A couple of weeks ago, we actually had some rain. Not much — I think it was .05 — but it was rain, and we were grateful.
We also had something quite unusual; two rainbows. One in the east, in the morning . . . I was at Barnes and Noble, by the way.
Then a more usual one in the west, in the late afternoon.
The first one was complete, but pale. The second was partial, but brilliant. Between them, they might have made one really good rainbow.
Even withough the rainbow, the dark clouds and golden light made for a beautiful afternoon.
We’ll hope for another one, soon.
Yes, we had another ambulance a couple of days ago. And fire trucks.
In fact, it started off with a fire truck. Grandson Bruce had just left, and poked his head back in the door to tell us that a fire truck was coming down the road, lights flashing. Billy and I looked at each other, just to be sure we were all right, then I headed out to see what was going on.
People were arriving from all over the ranch, most of them worried that the ambulance was there for Billy. When I ran them down, though, they were just looking for a way down into the river. Someone had called 911 from down there, and it’s always difficult to get a rescue crew through the sand and (maybe) water.
Eventually, they got the ambulance up onto the levee, and got the person in distress out. We never heard just who it was or what happened, but we often never do. If it’s not one of our boarders, it’s not really our business. It’s a relief when it’s not. Our business, that is.
Sister Sally has been visiting from St. Louis, but she’s over on the coast visiting our brothers right now. When she gets back, we’ll continue our visit. We’re planning to drive around Bakersfield just to see how much it’s changed since she moved away. It doesn’t seem all that different to me, so it’ll be fun seeing it through fresh eyes.
I haven’t posted for a long time. This is not due to disaster, but simply to burnout. I used to be disappointed when favorite blogs or sites quit posting, but I understand it more now. There comes a time when the brain just goes blank, and thinking of something new to say is just Too Hard.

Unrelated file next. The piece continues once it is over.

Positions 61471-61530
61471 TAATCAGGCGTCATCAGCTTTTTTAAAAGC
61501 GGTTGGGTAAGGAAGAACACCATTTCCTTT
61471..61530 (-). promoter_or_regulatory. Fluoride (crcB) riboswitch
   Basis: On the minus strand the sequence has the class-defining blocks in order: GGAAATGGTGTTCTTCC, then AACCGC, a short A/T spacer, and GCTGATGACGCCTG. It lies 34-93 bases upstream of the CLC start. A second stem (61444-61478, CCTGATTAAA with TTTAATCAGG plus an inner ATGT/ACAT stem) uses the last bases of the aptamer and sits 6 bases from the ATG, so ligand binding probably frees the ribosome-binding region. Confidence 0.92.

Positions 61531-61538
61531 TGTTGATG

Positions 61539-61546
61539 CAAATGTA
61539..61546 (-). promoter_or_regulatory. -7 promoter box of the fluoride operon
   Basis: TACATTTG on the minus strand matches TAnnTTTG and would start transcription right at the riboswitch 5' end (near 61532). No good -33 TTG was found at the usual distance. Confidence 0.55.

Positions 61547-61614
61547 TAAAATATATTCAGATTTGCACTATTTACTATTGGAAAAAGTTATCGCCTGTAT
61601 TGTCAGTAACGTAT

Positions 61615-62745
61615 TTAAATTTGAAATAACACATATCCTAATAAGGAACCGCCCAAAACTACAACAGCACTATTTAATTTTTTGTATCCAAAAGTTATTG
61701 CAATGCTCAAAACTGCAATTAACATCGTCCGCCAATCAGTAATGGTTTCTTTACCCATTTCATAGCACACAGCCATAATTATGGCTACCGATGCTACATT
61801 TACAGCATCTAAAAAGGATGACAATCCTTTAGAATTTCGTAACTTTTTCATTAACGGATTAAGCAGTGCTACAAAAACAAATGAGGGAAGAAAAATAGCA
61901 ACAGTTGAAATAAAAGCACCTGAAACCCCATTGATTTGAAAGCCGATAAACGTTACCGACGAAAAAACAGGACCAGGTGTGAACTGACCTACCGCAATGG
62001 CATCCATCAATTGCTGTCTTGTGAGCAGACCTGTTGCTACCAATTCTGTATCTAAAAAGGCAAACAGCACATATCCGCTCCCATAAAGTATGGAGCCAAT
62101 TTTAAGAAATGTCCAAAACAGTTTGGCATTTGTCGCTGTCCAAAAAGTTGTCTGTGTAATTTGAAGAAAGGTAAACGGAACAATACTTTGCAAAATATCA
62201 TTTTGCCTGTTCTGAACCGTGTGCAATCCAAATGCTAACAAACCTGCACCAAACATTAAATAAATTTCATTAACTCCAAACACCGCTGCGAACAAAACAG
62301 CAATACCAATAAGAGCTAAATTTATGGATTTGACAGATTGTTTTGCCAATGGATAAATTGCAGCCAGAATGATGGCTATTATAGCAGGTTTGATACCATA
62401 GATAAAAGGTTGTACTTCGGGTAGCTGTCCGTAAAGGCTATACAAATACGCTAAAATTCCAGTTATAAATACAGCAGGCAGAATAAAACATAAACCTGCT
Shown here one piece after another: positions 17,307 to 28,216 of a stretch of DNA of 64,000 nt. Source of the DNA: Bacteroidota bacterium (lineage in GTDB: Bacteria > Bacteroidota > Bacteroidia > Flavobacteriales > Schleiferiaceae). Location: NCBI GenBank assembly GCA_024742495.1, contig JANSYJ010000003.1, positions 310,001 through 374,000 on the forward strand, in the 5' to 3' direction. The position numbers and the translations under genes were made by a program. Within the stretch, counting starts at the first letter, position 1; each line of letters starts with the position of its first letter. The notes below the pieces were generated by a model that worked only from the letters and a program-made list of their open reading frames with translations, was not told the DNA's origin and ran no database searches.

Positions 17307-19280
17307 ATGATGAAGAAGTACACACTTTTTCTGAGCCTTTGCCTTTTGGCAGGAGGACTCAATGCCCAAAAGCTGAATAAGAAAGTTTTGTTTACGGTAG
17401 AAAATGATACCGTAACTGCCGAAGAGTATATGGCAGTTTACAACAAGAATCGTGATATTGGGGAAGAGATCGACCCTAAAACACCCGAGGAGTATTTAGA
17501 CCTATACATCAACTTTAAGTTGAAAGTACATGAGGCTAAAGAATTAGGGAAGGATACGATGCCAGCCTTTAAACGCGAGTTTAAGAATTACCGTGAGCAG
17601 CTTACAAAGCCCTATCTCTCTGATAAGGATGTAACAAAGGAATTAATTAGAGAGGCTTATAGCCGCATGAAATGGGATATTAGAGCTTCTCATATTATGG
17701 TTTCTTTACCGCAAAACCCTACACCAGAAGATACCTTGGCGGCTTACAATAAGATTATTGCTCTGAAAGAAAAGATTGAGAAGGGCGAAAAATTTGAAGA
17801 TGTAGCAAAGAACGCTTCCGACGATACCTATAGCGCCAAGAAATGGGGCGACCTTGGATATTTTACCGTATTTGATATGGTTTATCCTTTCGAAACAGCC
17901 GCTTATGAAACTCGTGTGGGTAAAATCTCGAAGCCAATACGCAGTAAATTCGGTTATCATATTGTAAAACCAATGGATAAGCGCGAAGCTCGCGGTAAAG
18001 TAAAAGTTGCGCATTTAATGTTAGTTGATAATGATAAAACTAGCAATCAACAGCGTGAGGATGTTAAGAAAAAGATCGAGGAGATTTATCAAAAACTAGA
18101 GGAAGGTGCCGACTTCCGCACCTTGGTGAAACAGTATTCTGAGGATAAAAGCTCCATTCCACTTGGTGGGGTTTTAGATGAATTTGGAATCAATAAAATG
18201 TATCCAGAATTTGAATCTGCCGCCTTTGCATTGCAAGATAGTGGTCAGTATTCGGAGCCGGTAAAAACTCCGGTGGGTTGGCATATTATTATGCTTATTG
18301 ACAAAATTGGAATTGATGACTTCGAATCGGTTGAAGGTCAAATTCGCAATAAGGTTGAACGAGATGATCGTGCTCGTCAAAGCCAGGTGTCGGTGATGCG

I think I can get back to the blog now, though perhaps not as often as in the past. It’s not as though there wasn’t plenty to write about. The last post was about the boarder who suffered a seizure; she’s fine now, and has been back out several times. The boarder who had the bad fall and tore an artery in her knee is progressing slowly, but she’s getting there. It’s still going to be a while before she’s back, though.
We haven’t had any more horse wrecks, fires, car wrecks, or criminal activity. (Can you hear the sound of me knocking on wood?) Granddaughter Christina is taking accounting courses, and is already beginning to help with the ranch books. Granddaughter Sarah has moved to Nevada, and is sending me beautiful pictures of the ranch she’s living on. I’ll try to get some of those posted.
And speaking of beautiful pictures . . . here’s a late-blooming daylily. Doesn’t it almost glow?
We had another serious incident a few days ago, ending in a parade of ambulances.
I was out walking the dogs, and headed back to give carrots to Kitty and Pepsi. As I approached, I could see three things out of place; there was a car parked behind the last pen, there was a horse tied to the fence, and there was a man standing there. When I got up to him, he said something about someone helping the lady. Circling around the car — which was running — I found one of our long-time boarders slumped against the passenger-side door, in the middle of a seizure.
I had come out without my cell phone, which was on the charger, so I asked the little man (who was standing there helplessly) to stay with her while I went back to the house. Off I went at my best old-lady trot, to call 911. There was absolutely no one else around.
I called 911 back at the house, on the land line. I was so out of breath that I had a hard time making myself understood, but I got them on their way. Then I called Scott and Andrew. I needed someone to guide the ambulance in, because the site of the problem was well to the back of the property. Then I set off back to help, as fast as I could go (not very).
When I got back, the man (probably homeless, and Hispanic) was still standing beside her, and she was still seizing. I shut off the ignition, put the horse away, and asked him to go help to guide the ambulance while I stayed with her, as no one else had made it over yet. I stayed there and talked to her, but I don’t think she could hear or understand me.
Luckily, several ambulances arrived very quickly, and they loaded her up and took her to Emergency. She apparently had no ID on her, so we were afraid they would have trouble contacting her relatives. I made a couple of calls, and someone did manage to contact her mother. She came by the next day, and said her daughter was doing better.